Civics Academy launches Lecturer Guides for Colleges for Technical and Vocational Education and Training (TVET)

In South Africa, young people are increasingly losing confidence in politics. The legacy of Nelson Mandela is at stake. In cooperation with the Ministry of Higher Education, the Hanns Seidels Foundation’s initiative Civics Academy has developed lecturer guides for civic education at colleges for vocational training. 

For South Africa, the topic of civic education is of great importance. There is hardly any other country in the world where social and economic inequality is greater. The current poor economic situation in South Africa contributes to the fact that young people are increasingly losing confidence in politics and the state. They do not feel able to actively and constructively shape South Africa’s future. Dissatisfaction has grown in recent years. The increase in violent protests, for example due to poor municipal services, is worrying. At the same time, the political discourse has become more confrontational and often hostile. Many young adults no longer regard elections as a suitable means of expressing their wishes and needs. There is no other section of the population where there are more non-voters. However, young people in particular have the difficult task of defending and developing the political achievements of Nelson Mandela, said Gauteng Minister of Education Panyaza Lesufi.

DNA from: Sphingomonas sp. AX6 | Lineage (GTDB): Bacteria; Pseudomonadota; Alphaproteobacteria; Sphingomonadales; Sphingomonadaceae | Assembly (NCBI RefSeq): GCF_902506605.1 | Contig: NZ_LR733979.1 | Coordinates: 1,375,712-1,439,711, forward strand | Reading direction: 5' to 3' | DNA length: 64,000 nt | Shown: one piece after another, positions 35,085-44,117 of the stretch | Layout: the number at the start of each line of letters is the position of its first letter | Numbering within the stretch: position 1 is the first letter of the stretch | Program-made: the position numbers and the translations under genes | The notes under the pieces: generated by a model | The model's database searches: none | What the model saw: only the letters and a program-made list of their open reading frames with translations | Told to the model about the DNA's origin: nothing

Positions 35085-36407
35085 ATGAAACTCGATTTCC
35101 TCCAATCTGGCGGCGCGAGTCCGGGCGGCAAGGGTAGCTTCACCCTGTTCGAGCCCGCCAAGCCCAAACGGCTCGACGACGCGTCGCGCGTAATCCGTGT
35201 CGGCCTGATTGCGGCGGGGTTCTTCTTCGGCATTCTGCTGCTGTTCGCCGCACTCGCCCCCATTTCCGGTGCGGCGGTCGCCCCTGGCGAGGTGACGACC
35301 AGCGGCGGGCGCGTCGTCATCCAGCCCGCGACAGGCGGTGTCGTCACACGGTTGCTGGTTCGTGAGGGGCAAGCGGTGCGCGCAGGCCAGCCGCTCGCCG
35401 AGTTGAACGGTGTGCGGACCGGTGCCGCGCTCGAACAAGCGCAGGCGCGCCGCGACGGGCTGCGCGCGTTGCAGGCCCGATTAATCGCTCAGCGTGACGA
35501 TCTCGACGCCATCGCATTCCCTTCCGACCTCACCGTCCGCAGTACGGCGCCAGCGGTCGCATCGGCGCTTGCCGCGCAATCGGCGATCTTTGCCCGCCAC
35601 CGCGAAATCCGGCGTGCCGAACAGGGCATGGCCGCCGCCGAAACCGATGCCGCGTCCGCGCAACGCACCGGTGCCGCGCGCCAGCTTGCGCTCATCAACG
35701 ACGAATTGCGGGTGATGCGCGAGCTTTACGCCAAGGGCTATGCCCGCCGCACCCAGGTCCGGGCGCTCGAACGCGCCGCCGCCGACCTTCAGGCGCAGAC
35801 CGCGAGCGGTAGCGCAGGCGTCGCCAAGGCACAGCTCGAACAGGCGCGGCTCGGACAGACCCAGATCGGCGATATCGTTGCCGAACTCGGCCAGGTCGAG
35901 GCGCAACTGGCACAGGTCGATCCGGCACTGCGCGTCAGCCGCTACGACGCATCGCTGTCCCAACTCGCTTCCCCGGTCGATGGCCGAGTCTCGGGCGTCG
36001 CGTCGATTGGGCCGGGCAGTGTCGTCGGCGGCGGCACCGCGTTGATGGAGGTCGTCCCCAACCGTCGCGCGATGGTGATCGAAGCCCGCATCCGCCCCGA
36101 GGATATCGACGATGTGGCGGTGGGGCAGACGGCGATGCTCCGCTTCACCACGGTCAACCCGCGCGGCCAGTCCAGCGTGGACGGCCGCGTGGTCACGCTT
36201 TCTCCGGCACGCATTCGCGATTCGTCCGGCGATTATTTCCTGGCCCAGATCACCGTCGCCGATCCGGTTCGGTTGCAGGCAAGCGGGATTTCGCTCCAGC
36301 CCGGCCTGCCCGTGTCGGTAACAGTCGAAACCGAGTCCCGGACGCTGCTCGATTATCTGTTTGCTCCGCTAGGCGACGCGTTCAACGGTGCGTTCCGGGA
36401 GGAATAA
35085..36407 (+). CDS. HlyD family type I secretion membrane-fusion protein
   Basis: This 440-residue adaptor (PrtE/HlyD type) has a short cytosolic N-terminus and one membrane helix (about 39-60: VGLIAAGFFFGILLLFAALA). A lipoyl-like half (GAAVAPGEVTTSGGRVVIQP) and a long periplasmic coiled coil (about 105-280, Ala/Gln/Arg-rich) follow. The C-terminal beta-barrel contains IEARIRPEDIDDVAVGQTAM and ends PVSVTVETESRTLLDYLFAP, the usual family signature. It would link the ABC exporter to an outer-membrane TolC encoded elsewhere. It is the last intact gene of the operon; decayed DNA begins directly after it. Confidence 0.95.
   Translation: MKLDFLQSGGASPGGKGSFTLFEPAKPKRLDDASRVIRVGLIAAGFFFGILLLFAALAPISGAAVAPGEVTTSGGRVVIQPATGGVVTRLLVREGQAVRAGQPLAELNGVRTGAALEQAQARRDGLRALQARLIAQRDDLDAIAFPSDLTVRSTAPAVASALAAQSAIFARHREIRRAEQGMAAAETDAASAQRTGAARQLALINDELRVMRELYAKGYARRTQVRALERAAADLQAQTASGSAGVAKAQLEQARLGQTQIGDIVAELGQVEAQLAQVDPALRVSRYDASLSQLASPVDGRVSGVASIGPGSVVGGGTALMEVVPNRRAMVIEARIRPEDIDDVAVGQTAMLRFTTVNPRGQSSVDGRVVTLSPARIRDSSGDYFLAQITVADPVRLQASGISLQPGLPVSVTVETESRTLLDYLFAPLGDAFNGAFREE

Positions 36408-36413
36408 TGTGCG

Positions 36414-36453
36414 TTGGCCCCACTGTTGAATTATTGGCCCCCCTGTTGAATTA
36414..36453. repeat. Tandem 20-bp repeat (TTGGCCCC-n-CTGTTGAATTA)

Therefore, Civics Academy/ Hanns Seidel Foundation has been working together with the Department of Higher Education and Training (DHET) on a teacher’s manual for civic education in colleges for Technical and Vocational Education and Training (TVET) for more than a year. After numerous expert discussions and focus groups, the teachers’ guide Facilitating Active Citizenship was presented at the Nelson Mandela Foundation to directors of TVET colleges in the country and more than 100 teachers and decision makers from politics and civil society.

The content of the Guide is mainly based on 5 of our Civics Academy videos. The aim is to support teachers and lecturers to introduce selected topics of civic education, which are already part of the curriculum, to students in a fun and interactive way.

The fact that the handbook was very well received during the launch and training shows the great need for new methods and modern media in teaching civic education. Hanns Bühler, representative of the HSS in Southern Africa: “Politically educated young people are the cornerstone of any democracy. Especially in young democracies like South Africa, educational materials which are adapted to national needs are of particular importance. Our project partners are setting a good example in this respect. A great success for German foundation work abroad!”